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All Things Considered Home Page30th Anniversary of ATC
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All Things Considered

A day in the life... (continued)

10:45 a.m. — Klinger and Editorial Assistant Rhonda Ray get their assignments. For this afternoon's show, find a family law expert to discuss the Massachusetts DNA-and-paternity case, and a French commentator to discuss the Les Mis sequel; and contact Kerrey's office about an interview. They'll also make inquiries about a possible drug czar interview, and a possible Downey story.

11:00 a.m. — For a segment to air later in the week, Siegel interviews David Courtwright, author of a new book about changing attitudes toward drugs. Siegel is in an NPR studio; the guest is in a member station's studio in Jacksonville, Fla. The interview runs 13-1/2 minutes -- much longer than it will air. Kelly and Associate Producer Lisa Harmon, who listened and took notes throughout the interview, discuss how to cut it; keep the top, plus one question in the middle, and the last question. Siegel agrees.

A studio engineer has digitally recorded the interview. Harmon calls up the sound file on her desktop computer screen, where it looks like a long horizontal Rorschach test. The system lets her edit spoken words as easily as a word-processing program allows the editing of written words. The vast majority of sound used on ATC is recorded digitally, though some still is captured on reel-to-reel, 1/4-inch-wide analog tape -- and most every ATC cubicle still contains a console for playing, cutting and splicing that tape by hand.

Harmon is producing a "two-way," a simple discussion between a host and one other party. Other ATC stories require the "mixing" of more audio elements: the host or reporter's narration, called "tracks"; excerpts from interviews, called "actualities" or "acts"; and background or environmental sound, called "ambience" or "ambi."

11:19 a.m. — On a legal-pad grid he may redraw 20 times in a day, Turpin sees so many stories of a similar length (6-7 minutes) that, he says, "It's going to be hell to put this together. I wish we had a good little short news story," to break up the pace.

Associate Producer Jon "Smokey" Baer edits the sound file of Wertheimer's 9:30 a.m. interview with the Washington Post 's Tokyo bureau chief, on Japan's new prime minister. What was an 8-minute discussion comes down to half that.

Klinger gives Wertheimer background material on the Massachusetts paternity case, so Wertheimer can prepare for an interview set for 12:30 p.m.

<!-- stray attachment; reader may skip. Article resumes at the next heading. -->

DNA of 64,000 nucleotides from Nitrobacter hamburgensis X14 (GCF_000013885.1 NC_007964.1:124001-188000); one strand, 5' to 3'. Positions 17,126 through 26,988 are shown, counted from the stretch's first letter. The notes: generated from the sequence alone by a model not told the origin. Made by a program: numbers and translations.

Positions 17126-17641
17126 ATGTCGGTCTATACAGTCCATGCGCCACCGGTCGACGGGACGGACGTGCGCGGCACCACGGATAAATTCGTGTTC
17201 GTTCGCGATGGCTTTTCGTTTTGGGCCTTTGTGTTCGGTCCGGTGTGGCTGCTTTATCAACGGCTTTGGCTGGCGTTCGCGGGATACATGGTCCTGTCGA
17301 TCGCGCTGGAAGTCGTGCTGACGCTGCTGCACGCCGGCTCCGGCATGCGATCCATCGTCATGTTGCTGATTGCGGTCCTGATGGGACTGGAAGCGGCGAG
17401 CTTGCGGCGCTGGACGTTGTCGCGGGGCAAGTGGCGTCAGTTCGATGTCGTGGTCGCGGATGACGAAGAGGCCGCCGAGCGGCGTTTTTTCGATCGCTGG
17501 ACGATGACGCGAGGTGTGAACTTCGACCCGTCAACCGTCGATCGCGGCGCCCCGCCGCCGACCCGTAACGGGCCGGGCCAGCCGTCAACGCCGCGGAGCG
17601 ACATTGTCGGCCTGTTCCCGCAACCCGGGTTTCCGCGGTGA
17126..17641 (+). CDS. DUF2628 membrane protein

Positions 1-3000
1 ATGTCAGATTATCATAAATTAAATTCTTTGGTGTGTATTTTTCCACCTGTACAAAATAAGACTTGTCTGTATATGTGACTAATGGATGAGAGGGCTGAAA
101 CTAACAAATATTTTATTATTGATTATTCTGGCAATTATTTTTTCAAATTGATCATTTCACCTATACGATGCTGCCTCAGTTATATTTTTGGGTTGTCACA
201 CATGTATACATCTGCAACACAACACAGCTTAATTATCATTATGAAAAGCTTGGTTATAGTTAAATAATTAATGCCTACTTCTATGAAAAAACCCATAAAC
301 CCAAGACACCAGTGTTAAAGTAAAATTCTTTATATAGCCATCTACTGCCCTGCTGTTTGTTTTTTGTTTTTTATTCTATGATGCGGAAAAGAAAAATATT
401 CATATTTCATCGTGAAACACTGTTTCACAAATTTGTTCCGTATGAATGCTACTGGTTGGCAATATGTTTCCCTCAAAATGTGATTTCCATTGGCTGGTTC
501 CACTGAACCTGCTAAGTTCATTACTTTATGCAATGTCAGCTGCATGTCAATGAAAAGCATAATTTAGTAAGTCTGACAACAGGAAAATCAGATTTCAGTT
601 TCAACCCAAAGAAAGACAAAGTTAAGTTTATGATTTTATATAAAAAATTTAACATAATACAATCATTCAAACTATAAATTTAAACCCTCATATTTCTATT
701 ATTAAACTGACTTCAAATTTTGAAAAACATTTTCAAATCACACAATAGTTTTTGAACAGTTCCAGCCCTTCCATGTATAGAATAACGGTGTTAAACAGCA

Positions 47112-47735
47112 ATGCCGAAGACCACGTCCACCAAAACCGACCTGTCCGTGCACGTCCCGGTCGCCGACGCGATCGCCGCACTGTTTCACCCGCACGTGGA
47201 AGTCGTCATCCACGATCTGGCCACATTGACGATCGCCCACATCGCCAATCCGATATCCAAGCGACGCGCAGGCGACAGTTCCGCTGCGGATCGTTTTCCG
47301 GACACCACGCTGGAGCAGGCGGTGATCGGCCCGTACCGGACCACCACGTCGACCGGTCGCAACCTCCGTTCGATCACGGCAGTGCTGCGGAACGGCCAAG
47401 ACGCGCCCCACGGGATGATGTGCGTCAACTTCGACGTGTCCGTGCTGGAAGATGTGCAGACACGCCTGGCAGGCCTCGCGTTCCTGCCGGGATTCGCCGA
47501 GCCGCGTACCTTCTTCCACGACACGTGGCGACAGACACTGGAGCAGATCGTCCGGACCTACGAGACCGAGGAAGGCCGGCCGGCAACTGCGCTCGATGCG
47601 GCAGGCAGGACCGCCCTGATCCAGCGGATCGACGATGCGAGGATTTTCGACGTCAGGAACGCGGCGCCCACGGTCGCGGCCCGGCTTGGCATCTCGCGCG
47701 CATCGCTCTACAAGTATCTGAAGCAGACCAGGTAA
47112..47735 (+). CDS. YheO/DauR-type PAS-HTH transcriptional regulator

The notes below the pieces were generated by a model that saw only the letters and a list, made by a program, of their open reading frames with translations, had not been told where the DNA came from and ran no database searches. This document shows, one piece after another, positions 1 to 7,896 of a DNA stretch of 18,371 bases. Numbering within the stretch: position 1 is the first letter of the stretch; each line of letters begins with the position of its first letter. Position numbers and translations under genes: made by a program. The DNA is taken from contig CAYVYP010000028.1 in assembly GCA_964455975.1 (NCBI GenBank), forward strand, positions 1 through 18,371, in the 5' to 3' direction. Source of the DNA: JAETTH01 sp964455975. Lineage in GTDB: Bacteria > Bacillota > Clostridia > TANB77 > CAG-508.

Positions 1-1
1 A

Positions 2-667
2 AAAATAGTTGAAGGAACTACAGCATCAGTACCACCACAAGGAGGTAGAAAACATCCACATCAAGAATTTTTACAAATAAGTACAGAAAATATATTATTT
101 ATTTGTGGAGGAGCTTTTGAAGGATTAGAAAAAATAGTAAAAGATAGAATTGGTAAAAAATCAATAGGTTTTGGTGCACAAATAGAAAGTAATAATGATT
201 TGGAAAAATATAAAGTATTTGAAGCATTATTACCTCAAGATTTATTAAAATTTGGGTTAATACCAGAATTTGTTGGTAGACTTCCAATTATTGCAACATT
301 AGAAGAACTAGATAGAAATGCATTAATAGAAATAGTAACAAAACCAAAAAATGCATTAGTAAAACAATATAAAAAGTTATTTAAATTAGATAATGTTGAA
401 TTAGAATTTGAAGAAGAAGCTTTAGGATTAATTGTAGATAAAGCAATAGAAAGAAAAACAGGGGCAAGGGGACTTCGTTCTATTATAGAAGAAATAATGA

Acting National Desk Editor David Sweeney and Turpin discuss a story possibility.

11:30 a.m. — Acting National Desk Editor David Sweeney gets a call from Northeast Bureau Chief Andrea DeLeon: New Jersey's acting governor, under fire for business dealings, has decided not to run. Is this worth a piece for ATC? And if so, who will report it?

Turpin learns that a story he saw as lead material -- on the Bush administration reassessing its strategic weapons systems priorities -- will not be done for today's show. He curses under his breath: "I had such a nice A segment..."

Noon — "Every day's really weird, but today ... we've got a lot of stuff, it's just not the right stuff," Turpin says. He'll have to squeeze in a story on the Manhattan charity Hale House, because there's a new development on allegations of financial mismanagement there. And now an editor wants 7-1/2 minutes for a story for which Turpin can't spare more than 5-1/2.

Legal Affairs Correspondent Nina Totenberg calls to brief Turpin on today's Supreme Court arguments in a tobacco advertising case. When he hangs up he notes with some relief, "Nina's always good for a lead." He also says yes to a short story on New Jersey's acting governor from Eugene Sonn, a reporter for member station WHYY.

Siegel interviews welfare expert Megan Twohey.

Wertheimer and Producer Jeff Rogers consider where to trim minutes from a report she's preparing on 30 years in the war against cancer.

Siegel's back in the studio, interviewing reporter Megan Twohey about welfare reform, for the Changing Face of America package that will fill the show's second half hour.

Wertheimer huddles with Weiss, Kelly and Producer Jeff Rogers for help editing her report on 30 years' advances in the war on cancer, to air May 2. She's gotten it down to 28 minutes, but it can't run more than 22. At this point in a project, she says, the hosts turn "to people not as in love with the material as we are, to tell us which parts work and which parts are boring." (When the four emerge from Weiss' office 45 minutes later, the report's been cut to within a few seconds of the target length.)


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